03. The Principle of Mitokh

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There is a basic principle that applies to all melakhot that are permitted for food preparation on Yom Tov: once (mitokh) they are permitted for purposes of food preparation (le-tzorekh okhel nefesh), they are permitted for other purposes as well. This means that when the Torah permitted certain melakhot for food preparation, it did not intend that they be permitted for this purpose only. Rather, once they were permitted for this purpose, they were permitted for all pleasurable purposes on Yom Tov. The statement that “only what every person is to eat, that alone may be prepared for you” (Shemot 12:16) means that only those melakhot whose purpose is food preparation are permitted on Yom Tov; but once they are permitted, they are permitted for other Yom Tov needs as well. In contrast, melakhot that are not connected to food preparation are not permitted at all on Yom Tov. Thus, one may not do melekhet avoda, which is generally done to make a living, whereas melakhot that a person does on a regular basis to prepare food in the home are not considered melekhet avoda, and he may do them even for other Yom Tov needs (Beitza 12a; SA 518:1; MB ad loc. 1).

For example, just as the Torah permitted carrying food and utensils from one domain to another for the sake of the festive meal, so too it permitted carrying for the sake of other things that one enjoys on Yom Tov. Thus, carrying books and clothes or pushing a baby carriage in the public domain is permitted (SA 518:1; see 6:1 and 6:3 below). Similarly, just as one may kindle a fire to cook and bake on Yom Tov, so may he kindle a fire to provide light or warmth (SA 511:1 and 514:5; see 5:3 below). Just as one may cook for a Yom Tov meal, so too he may heat up water to wash his hands or do the dishes (SA 511:2).[2]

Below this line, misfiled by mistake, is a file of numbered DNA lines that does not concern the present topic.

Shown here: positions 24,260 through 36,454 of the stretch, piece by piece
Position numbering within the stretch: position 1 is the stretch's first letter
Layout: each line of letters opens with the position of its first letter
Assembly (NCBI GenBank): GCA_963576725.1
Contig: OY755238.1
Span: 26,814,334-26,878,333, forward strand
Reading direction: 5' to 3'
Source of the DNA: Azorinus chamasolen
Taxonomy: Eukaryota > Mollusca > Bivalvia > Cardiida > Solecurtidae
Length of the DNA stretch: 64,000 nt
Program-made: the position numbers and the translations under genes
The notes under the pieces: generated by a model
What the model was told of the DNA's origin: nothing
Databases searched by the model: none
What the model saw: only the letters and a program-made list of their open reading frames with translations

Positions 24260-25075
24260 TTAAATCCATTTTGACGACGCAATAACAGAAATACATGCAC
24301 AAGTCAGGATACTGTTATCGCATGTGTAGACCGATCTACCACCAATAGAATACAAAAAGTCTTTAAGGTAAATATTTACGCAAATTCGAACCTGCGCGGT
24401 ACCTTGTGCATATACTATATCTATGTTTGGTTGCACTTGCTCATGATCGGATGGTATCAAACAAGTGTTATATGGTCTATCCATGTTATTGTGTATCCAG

[2]. According to most Rishonim, one who carries for no reason violates a Torah prohibition, since permission to carry is limited to cases in which one benefits from it on Yom Tov. If the carrying serves no purpose, it remains prohibited by Torah law. This is the opinion of Rabbeinu Ḥananel, Rabbeinu Tam, Ramban, Rashba, Rosh, Ra’ah, Ritva, and many others (see BHL 518:1 s.v. “mitokh”). Others maintain that any melakha that was permitted for okhel nefesh is entirely permitted by Torah law on Yom Tov. Even the rabbinical prohibition is limited to a case of carrying rocks, because the rocks are muktzeh (Magid Mishneh). This is the position of Rashi, Rif (according to Ran), and Rambam (according to Magid Mishneh). Some explain that Rif and Rambam maintain that on the Torah level these melakhot are entirely permitted, but rabbinically it is prohibited to perform them for no reason (Pnei Yehoshu’a; BHL 518:1 s.v. “mitokh”). The commentators disagree as to the position of Shulḥan Arukh (518:1).

In any case, all agree that Torah law prohibits doing melakha on Yom Tov for the weekday, for a non-Jew, or for an animal (BHL 512:1 s.v. “ein”). It emerges that the disagreement described above is limited to cases in which a person undertakes melakha for no reason. According to those who are lenient, it is permitted; they maintain that the Torah does not require us to evaluate whether the need is great, small, or nonexistent. Rather, as long as a person wants to carry, it is considered a need, and he may do so. Only if the melakha is undertaken for a weekday, for a non-Jew, or for an animal is it forbidden. According to most poskim, these melakhot are permitted only when they meet a Yom Tov need. See 6:1 and 6:3 below for the laws pertaining to carrying.

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